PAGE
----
Walsh said that any focus on traffic and advertising revenues ignores that VerticalNet's business model has evolved. "We have blended revenue streams," he said. Indeed, VerticalNet's slogan from early on has been "Content, community, commerce."

Beyond advertising, Walsh said, VerticalNet is beginning to create revenue in the manner of a company like Ariba, because it provides information technology consulting and software licensing to small and midsize companies looking to conduct e-commerce.

From content to commerce

VerticalNet has modified its approach to the market in more ways than one.

Through acquisitions of technology and software companies, VerticalNet created NECX.com, an online trading exchange for electronics components. NECX generated $14.6 million in revenue by taking a percentage on nearly $100 million worth of transactions in the first quarter.

But with NECX, VerticalNet has inventory and a real bricks-and-mortar business. In 1997, Walsh said that if VerticalNet moved into e-commerce, it wouldn't operate its own distribution channel but would work through a third-party vendor.

"What I meant when I said that is that we don't want to own warehouses or be in the distribution business," Walsh said. He explained that NECX operates like a stock market and handles most inventory "for less than 24 hours."

Tim Klein, an analyst with U.S. Bancorp Piper Jaffray, approves of VerticalNet's move into clicks and mortar, saying, "I like it that they're not afraid to get their hands dirty."

VerticalNet plans to leverage its NECX know-how to offer its technology to companies or groups of corporations building online trading exchanges. For instance, VerticalNet recently formed an alliance with Eastman Chemical Co. to relaunch paintandcoatings.com. "We're going to go toe to toe with Ariba and CommerceOne," said Mike Hagan, VerticalNet's Exec VP-COO.

Ariba and CommerceOne have been leaders in creating online exchanges owned by consortiums of major corporations, such as the proposed automotive exchange to be operated by Ford Motor Co., General Motors Corp. and DaimlerChrysler.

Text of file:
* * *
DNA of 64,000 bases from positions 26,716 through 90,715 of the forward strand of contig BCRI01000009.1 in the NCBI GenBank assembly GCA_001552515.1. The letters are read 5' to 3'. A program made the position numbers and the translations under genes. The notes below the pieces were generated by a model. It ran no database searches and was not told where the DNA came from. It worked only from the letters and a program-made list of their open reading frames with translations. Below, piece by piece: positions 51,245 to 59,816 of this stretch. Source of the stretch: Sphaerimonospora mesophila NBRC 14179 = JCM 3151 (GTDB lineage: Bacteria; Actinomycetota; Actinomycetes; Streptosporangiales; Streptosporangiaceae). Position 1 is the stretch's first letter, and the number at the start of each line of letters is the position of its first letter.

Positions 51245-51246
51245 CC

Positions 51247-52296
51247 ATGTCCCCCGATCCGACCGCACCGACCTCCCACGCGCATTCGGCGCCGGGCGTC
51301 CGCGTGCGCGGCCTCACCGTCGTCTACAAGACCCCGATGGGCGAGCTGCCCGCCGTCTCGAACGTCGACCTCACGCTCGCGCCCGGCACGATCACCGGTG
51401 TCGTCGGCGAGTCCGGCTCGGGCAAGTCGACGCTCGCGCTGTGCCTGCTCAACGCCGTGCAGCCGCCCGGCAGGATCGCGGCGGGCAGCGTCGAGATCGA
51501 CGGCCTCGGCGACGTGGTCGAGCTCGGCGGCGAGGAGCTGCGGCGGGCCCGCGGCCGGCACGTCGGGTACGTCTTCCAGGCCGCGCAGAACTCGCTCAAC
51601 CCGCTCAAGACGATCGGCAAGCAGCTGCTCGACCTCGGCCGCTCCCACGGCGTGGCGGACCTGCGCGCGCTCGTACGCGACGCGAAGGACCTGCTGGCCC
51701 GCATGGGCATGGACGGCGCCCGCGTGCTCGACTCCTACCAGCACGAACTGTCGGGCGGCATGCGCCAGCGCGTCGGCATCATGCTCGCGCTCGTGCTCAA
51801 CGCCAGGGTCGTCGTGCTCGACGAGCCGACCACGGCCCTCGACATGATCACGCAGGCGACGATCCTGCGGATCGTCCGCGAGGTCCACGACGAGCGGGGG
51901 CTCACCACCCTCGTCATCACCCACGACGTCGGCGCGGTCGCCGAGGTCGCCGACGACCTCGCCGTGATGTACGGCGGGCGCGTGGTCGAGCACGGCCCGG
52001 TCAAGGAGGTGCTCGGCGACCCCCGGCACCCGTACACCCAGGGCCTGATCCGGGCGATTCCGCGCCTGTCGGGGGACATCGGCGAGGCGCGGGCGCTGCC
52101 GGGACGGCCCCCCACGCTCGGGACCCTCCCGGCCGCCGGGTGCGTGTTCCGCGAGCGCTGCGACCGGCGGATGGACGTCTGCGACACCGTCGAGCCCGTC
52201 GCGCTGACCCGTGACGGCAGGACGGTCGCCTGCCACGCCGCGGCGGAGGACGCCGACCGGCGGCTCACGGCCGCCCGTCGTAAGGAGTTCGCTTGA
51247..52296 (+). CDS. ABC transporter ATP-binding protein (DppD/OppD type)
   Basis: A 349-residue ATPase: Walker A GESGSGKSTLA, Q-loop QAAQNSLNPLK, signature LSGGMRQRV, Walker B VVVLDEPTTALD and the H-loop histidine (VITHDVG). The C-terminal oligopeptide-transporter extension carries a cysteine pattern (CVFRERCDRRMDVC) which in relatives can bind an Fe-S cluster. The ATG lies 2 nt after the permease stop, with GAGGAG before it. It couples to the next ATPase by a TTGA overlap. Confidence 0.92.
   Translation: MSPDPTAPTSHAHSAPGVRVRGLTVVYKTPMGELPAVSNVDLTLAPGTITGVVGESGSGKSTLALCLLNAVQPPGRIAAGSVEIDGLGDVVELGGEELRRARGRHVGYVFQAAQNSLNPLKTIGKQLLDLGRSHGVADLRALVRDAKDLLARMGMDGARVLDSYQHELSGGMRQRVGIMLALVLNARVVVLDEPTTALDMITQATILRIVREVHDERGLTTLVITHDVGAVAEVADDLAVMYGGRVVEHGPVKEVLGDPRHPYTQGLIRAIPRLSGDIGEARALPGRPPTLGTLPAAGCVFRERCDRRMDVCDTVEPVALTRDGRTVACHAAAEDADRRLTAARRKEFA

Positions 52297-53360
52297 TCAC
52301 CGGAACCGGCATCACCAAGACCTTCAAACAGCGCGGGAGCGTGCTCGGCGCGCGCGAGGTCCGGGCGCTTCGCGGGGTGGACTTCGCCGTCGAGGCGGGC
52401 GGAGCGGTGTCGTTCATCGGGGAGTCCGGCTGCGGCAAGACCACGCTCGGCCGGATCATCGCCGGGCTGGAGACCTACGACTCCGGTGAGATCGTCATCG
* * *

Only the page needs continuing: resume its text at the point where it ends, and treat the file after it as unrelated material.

Walsh said the advent of vertical hubs owned by large players won't siphon transactions from VerticalNet. He said his company never figured on handling contract buys of large companies through its hubs. Instead, he said, VerticalNet provides a place for small business to have access to other companies making spot and open-source buys.

Even if one accepts this argument, VerticalNet has plenty of competition. AMR Research recently ranked the top 20 independent trading exchanges. VerticalNet made the list in 20th place, trailing Ventro, Commerx's PlasticsNet.com and others.

C.H. Bull Co., a maintenance, repair and operations (MRO) distributor, plans to use thomasregional.com as its e-commerce platform. The hub is run by Thomas Regional Directory Co., which owns 18 catalogs listing 520,000 (MRO suppliers). "They have the technology and the resources that we, as a small, independent business, do not have," said Andy Bull, president of C. H. Bull.

Small businesses have many options when it comes to e-commerce. In addition to VerticalNet, Think & Do's McMillan is using several traditional publication Web sites. He said he plans to continue using all of them until he finds the model that works best. It might be VerticalNet. It might not.

"I don't know which model is going to make it or if we've even seen it yet," he said.